I’m participating in a week-long writing-course in Praha at the end of July 2013, and I’m taking the opportunity to return to Germany and visit some friends. Since 2002, traveling within Germany has always been about riding the rails with Deutsche Bahn. My short-itinerary consists of
- Frankfurt am Main Airport to Köln (Cologne)
- Köln to Bielefeld
- Bielefeld to Berlin
- Berlin to Frankfurt am Main
From the German Rail Passes website, I purchased in early-July a 4-day (within 1-month) rail-pass in 2nd-class for an equivalent of € 202. I checked fares on the Deutsche Bahn website, and I took note of the lowest and highest 2nd-class fares in both “Sparpreis” (cheapest) and “Normalpreis” price categories. I estimated the distances using “Strecke” values returned by the Luftlinie distance calculator (in German). The German abbreviation “Hbf” is short for “Hauptbahnhof” or central station.
|Route, July-August 2013||Distance||Sparpreis||Normalpreis|
|Frankfurt(M) Flughafen – Köln Hbf||180 km||€ 25—59||€ 45—66|
|Köln Hbf – Bielefeld Hbf||190 km||€ 19—29||€ 37—48|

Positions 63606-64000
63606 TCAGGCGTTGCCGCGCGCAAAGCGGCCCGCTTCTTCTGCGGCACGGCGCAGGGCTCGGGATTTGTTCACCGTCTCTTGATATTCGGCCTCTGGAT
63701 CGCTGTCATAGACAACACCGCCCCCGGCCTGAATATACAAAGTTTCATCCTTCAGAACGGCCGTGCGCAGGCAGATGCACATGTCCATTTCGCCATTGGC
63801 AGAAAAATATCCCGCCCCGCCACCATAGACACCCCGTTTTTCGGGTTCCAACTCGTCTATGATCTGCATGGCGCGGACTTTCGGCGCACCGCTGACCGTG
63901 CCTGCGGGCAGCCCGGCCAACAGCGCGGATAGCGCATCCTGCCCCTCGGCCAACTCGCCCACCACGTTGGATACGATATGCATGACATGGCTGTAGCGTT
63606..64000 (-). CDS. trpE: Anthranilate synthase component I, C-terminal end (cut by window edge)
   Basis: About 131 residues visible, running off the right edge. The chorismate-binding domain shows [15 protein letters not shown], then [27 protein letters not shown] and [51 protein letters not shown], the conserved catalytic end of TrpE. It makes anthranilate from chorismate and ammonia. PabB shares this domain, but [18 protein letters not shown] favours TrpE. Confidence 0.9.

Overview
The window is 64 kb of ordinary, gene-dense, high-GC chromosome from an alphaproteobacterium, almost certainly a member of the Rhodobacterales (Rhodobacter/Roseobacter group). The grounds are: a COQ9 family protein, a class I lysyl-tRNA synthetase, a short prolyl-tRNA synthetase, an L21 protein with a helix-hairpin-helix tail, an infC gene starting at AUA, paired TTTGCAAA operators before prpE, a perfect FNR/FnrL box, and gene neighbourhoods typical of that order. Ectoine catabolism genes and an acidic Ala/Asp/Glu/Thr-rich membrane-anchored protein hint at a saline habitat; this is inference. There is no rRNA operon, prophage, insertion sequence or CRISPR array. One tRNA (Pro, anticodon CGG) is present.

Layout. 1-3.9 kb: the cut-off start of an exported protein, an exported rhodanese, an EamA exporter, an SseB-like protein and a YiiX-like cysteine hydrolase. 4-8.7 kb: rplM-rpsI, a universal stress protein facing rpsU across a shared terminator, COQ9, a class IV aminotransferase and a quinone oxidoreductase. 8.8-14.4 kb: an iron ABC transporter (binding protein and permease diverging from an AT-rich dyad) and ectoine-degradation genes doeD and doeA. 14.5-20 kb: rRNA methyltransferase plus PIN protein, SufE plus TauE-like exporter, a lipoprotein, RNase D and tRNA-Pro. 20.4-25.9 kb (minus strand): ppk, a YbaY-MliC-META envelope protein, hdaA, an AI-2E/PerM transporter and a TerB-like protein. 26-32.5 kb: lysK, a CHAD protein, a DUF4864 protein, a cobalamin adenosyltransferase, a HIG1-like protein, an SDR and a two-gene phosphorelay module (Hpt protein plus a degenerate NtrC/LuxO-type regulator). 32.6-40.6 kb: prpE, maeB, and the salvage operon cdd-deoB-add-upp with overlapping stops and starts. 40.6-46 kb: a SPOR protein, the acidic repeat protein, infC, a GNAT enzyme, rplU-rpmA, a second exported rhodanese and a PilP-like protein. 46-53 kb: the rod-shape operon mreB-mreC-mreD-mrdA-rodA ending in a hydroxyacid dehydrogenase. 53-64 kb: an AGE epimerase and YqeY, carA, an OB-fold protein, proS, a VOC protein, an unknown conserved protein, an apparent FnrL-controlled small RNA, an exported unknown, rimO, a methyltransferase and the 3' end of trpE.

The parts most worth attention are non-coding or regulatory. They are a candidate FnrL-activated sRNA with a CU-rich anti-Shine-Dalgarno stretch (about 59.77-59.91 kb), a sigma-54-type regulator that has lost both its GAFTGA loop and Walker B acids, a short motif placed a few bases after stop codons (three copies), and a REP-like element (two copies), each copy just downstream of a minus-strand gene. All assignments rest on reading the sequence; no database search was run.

|Bielefeld Hbf – Berlin Hbf||390 km||€ 45—55||€ 84|
|Berlin Hbf – Frankfurt(M) Hbf||545 km||€ 49—69||€ 105—120|
|Total||1305 km||€ 138—212||€ 271—318|
|4-day German Rail Pass||—||€ 202||€ 202|
|Money saved, in €||—||€ 10||€ 69—116|
|Money saved, in USD||(€ 1 = $1.30 USD)||$ 13||$ 90—151|
The Rail Pass does not restrict the passholder to a specific train on a given date and time. To save the most money, purchasing individual Sparpreis fares ahead of time would be the way to go. I don’t save a lot of money with the 4-day Rail Pass if I purchase “Sparpreis” fares (more than 3 days before the travel date). If I’m less than 72 hours to the travel date, I would purchase “Normalpreis” fares, in which case the Rail Pass saves me about $100 USD. The price-difference between Sparpreis and Normalpreis fares is much larger with long-distance rail-journeys beyond 250 km, which is consistent with what I find here and in past trips to Germany.
I prefer schedule flexibility, and that’s why I go with the Rail Pass. For example, if I decide to stay longer in a city (e.g., for lunch or coffee with friends), I can’t change the “fixed” ticket without incurring extra fees. The Rail Pass allows me the freedom to take another train, if I’ve decided to stay longer or leave earlier than planned.
Previous posts about German rail and rail-passes:
Note added 22 July: I also used the GoEuro website for a quick and visual examination for travel within Germany. I compared different travel modes for intranational trips and a return-journey between Frankfurt or Cologne and Prague.
This post appears on Fotoeins Fotopress at fotoeins.com.
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